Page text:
Sunday, January 27, 2019

"King of the Yees"


King of the Yees
Lauren Yee
Krystle Piamonte & Francis Jue

“I am Lauren Yee, and this is a story, a true story, about my dad, about dying Chinatowns, about how things fall apart and how to say goodbye.”

But the “two-hander” play that Lauren Yee thinks she has written and is now in its opening minutes at San Francisco Playhouse (with one actor playing her and another her father, Larry) is not the play that is destined to be performed here tonight.  And while truth and truths may abound, the things that will fall apart will be some of the playwright’s own perceptions about Chinatown, her dad, and most of all, herself.

The play that has just begun quickly comes to a halt as a big smiling, slight-of-built man comes bounding down the theatre’s center aisle, carrying a large cardboard box.  As he bounds upon the stage, de drops the box and sends himself sprawling between the two stunned actors.  The real playwright, Lauren, comes running from backstage, crying “Daddy” with looks of both concern and consternation.  Larry Yee introduces himself to the actor who was to play him, proudly grinning while explaining, “I’m part of the Yee Fung Toy Family Association,” a 150-year-old club going back to the days when Chinese workers migrated to America.  Larry then proceeds to chatter with enthusiasm with the two actors, the audience, and sometimes even his daughter, who keeps trying to remind him in a calm but increasingly perplexed voice, “You weren’t even invited.”

And thus begins a wild and wooly two hours of Lauren Yee’s “true story” entitled King of the Yees, a rollercoaster-ride adventure now at San Francisco Playhouse where the fourth wall quickly collapses, where plot lines are few but not missed, where stories of San Francisco politics and personalities abound, and where reality gives way to fantastical forays into worlds that make Beach Blanket Babylon seem tame in comparison.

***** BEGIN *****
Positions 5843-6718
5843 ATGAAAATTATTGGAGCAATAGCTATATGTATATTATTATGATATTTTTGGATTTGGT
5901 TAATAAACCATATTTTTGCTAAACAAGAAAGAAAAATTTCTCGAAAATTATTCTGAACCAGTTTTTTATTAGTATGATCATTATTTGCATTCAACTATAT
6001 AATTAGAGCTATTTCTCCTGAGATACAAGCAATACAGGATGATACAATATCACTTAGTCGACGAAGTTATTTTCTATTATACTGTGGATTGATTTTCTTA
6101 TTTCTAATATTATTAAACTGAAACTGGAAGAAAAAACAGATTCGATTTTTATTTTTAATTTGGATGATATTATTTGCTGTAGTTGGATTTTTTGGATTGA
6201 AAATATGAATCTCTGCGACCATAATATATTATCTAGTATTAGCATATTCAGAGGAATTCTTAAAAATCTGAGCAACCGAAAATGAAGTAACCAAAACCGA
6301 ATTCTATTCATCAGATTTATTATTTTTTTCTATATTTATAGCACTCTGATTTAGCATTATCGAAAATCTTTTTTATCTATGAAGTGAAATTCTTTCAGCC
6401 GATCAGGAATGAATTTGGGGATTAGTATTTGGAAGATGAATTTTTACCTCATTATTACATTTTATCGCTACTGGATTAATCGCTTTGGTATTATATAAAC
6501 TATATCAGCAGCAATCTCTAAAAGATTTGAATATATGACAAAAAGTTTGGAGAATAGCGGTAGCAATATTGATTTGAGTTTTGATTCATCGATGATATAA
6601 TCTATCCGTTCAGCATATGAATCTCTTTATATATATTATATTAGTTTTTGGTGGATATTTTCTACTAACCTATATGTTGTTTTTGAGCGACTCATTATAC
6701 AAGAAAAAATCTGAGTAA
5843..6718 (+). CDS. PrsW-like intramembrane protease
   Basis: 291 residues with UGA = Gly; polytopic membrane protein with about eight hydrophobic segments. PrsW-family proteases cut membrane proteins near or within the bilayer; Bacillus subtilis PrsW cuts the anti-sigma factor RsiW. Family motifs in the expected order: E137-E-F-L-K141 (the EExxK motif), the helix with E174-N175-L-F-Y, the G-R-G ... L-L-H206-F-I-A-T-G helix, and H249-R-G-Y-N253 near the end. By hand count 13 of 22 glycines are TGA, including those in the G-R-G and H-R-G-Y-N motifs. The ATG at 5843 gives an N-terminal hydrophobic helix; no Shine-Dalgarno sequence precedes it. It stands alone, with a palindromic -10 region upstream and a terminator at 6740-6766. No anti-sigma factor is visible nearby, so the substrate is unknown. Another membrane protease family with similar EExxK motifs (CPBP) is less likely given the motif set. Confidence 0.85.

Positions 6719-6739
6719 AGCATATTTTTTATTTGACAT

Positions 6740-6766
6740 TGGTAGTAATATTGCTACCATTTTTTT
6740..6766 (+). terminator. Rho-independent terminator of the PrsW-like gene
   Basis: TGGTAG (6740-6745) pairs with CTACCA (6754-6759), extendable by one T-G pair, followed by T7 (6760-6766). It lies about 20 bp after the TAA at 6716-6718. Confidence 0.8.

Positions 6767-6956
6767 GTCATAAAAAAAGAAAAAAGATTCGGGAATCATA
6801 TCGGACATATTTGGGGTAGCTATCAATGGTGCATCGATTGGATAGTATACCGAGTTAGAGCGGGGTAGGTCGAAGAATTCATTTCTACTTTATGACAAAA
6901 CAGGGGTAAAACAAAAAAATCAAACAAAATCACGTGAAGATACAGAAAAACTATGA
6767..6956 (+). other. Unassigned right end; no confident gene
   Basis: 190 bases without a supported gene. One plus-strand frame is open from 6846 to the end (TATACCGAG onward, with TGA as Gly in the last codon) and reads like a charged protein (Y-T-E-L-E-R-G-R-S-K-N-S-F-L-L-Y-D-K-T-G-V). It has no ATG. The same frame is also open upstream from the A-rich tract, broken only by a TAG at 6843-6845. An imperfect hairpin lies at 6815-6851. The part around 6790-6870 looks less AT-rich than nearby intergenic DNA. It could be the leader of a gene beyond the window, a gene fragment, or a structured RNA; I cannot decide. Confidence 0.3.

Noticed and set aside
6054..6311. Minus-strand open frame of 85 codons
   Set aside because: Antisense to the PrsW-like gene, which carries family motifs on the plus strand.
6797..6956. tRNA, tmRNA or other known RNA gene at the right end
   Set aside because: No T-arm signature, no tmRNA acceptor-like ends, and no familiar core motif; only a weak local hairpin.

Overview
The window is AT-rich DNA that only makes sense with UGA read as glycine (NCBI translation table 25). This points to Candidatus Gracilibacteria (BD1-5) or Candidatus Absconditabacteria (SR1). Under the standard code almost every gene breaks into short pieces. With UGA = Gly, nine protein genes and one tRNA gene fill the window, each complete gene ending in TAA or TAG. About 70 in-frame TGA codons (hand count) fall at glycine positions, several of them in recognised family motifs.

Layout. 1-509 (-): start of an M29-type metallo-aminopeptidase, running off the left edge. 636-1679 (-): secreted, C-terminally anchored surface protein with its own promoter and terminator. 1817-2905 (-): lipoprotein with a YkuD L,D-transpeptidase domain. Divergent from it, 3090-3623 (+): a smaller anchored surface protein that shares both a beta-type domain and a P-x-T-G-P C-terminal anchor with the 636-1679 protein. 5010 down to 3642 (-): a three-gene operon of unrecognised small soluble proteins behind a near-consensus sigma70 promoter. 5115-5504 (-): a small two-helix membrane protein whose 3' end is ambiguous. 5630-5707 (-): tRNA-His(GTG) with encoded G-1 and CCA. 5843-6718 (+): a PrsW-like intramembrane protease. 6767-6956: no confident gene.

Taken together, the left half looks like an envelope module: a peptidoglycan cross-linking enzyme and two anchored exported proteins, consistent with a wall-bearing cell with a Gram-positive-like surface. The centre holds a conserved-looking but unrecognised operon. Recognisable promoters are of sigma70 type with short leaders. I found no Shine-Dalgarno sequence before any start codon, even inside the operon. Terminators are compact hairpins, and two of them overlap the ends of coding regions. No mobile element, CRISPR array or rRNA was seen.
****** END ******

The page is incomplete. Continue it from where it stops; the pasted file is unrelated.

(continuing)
Francis Jue
Beyond a script that pulls more surprises out of the hat than a Vaudeville magician with his suddenly appearing rabbit, a big reason that the San Francisco Playhouse production of King of the Yees is a bundle of laughs is the actor who is reprising his role of Larry Yee from three, other recent runs. As Larry Yee who is ready to celebrate this very evening his sixtieth birthday, San Francisco’s own Francis Jue is overflowing with spry and spit, full of funny asides that to him are serious-enough observations but always provided with twinkles in his eyes.  In one seemingly spontaneous response, he points matter-of-factly to “them, the Jews” in the audience when asked for whom his daughter has written her play (bringing howls from the audience).  Later, he names all of us as ‘honorary Yees,” starting a back-and-forth argument with his daughter (“They’re not Yees [she]... They’re all Yees [he] ... “They’re all white” [she]).  As Lauren (an impatiently patient Krystle Piamonte) keeps trying to push him off the stage, he sits in a chair mid-stage and says, “Don’t worry, boss, you won’t even see me ... it’ll be like I’m not here.”  But here he is, and we as audience could not be more delighted that we do see a lot of him.  Clearly, both Francis Jue and his “king of the Yees” reign supreme on this stage.